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Peripheral Arterial Disease Often Under-Diagnosed and Under-Treated

separator Peripheral arterial disease (PAD) is a fairly common condition. It affects an estimated 8 to 10 million people in the United States, and it puts people at a high risk of heart attack, stroke and death. Treatment is often quite simple, but a recent study published in the Journal of the American Medical Association (JAMA) has pointed out that PAD is frequently under-diagnosed, leaving people at high risk unnecessarily. This is especially important news for people with diabetes, who are at higher risk of PAD than the general population.

PAD is a form of atherosclerosis, a hardening or narrowing of the arteries caused by the buildup of plaque. This plaque buildup slows down blood flow, increasing the risk of heart attack and stroke. You may have heard about this type of narrowing in the arteries of the heart, which is called coronary artery disease. PAD is the same type of condition, but it occurs in the arteries of the arms, kidneys, legs and feet.

What are the Symptoms?
The main symptom of PAD is leg pain or weakness. At first, you might feel pain only during physical activity, such as walking. In its later stages, PAD can become much more severe, causing disability.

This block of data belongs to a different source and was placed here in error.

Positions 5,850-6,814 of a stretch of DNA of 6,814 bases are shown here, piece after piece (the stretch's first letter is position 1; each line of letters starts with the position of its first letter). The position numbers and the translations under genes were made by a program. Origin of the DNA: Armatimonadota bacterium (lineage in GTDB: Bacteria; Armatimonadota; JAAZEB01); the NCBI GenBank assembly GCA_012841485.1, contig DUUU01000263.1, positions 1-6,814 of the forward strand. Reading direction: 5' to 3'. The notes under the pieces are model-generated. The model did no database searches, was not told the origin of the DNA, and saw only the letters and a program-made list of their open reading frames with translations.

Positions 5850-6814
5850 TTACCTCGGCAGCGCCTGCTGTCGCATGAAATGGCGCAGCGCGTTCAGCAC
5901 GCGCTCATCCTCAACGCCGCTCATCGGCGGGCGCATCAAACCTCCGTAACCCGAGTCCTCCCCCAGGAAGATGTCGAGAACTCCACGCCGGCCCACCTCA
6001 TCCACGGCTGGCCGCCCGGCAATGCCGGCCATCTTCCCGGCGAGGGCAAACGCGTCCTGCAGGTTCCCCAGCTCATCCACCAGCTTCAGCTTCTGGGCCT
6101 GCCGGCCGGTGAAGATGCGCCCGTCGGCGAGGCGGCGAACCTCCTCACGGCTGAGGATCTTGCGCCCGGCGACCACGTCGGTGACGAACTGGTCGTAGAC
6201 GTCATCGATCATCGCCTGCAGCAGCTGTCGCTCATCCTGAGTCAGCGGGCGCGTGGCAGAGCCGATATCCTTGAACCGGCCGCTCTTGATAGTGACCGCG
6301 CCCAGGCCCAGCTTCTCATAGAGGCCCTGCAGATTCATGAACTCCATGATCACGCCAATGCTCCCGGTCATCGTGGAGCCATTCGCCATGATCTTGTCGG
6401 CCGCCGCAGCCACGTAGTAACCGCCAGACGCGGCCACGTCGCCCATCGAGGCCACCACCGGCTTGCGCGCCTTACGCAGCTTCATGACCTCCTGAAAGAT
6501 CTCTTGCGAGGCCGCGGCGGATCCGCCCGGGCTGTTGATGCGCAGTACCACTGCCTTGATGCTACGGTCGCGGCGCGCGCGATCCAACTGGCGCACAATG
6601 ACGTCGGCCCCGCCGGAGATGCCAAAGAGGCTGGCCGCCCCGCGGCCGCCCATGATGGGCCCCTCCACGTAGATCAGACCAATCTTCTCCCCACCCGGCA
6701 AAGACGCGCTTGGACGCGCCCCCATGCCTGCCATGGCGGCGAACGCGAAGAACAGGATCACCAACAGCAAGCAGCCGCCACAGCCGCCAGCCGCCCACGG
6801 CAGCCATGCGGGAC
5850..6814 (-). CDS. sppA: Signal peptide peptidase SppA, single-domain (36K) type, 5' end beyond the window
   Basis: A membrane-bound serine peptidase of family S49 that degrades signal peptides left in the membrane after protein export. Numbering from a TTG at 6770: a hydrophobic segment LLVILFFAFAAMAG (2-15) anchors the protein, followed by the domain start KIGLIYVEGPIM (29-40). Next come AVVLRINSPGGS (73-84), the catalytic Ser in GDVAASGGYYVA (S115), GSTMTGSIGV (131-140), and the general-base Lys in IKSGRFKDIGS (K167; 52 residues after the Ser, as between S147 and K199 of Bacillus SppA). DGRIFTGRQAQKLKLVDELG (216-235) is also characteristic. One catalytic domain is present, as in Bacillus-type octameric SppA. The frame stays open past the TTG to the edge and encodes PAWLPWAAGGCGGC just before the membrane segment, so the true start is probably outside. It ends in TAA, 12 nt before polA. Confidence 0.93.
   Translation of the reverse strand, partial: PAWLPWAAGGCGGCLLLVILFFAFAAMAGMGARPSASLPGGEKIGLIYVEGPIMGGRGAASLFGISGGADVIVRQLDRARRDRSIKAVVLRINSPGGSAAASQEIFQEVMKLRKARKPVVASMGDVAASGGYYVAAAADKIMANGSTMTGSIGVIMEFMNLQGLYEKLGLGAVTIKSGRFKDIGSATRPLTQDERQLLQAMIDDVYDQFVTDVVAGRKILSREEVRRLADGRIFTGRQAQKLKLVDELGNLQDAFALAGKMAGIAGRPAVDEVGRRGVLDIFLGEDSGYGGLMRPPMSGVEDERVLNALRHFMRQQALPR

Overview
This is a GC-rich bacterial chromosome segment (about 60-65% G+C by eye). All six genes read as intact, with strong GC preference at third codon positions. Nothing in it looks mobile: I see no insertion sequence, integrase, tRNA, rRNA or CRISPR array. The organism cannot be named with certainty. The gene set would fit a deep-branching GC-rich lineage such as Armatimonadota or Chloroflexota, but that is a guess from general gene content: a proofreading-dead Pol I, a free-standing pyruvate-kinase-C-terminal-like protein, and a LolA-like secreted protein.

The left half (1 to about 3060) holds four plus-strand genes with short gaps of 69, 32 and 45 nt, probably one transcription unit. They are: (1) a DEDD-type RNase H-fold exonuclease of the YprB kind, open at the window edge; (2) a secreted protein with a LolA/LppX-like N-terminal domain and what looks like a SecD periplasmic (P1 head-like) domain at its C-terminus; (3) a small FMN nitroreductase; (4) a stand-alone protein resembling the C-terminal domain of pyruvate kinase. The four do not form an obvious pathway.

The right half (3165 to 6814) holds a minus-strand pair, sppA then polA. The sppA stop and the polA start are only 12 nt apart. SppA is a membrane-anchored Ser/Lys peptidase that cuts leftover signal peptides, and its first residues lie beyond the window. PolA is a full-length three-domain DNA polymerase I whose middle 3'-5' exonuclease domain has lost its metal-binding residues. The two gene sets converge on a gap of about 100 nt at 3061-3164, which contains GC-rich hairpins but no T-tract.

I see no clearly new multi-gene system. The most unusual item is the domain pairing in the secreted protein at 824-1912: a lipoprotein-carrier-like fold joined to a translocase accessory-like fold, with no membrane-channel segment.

People often mistake their leg pain as simply a normal part of aging, but this is not the case. Most people can control their symptoms if their PAD is diagnosed and treated.

Other, less common symptoms include:

  • High blood pressure
  • Kidney failure
  • Abdominal pain and vomiting
  • Dry skin
  • Sores on the feet and lower legs

Who's at Increased Risk?
The following factors increase the risk of PAD:

  • History of smoking
  • Diabetes
  • High cholesterol
  • High blood pressure

PAD is most commonly diagnosed using a painless measurement called the ankle-brachial index. Blood pressure is measured in the arm and then the ankle. A simple calculation determines whether PAD is present.

PAD Treatment: Readily Available
The JAMA study comprised 6,979 patients aged 70 or older or patients 50 through 69 years old with a history of smoking or diabetes. Results of the study, which were published in September, revealed that PAD is often under-diagnosed. Additionally, even when study participants had been diagnosed with PAD, they were not as likely to be treated for it as people who have cardiovascular disease.

Anti-platelet medication is the most common treatment for PAD. For some people, this may simply mean taking aspirin every day. For others, a prescription medication may be more effective. The Food and Drug Administration has approved the use of a drug called clopidogrel for prevention of heart attack in patients with PAD. Other treatment may involve regular exercise and an adjustment in eating habits.

If you have diabetes, consider discussing your risk of PAD with your doctor. Treatment is fairly simple for most people, and can significantly reduce your risk of heart attack and stroke.

Journal of the American Medical Association, 19 September 2001; New England Journal of Medicine, 24 May 2001.
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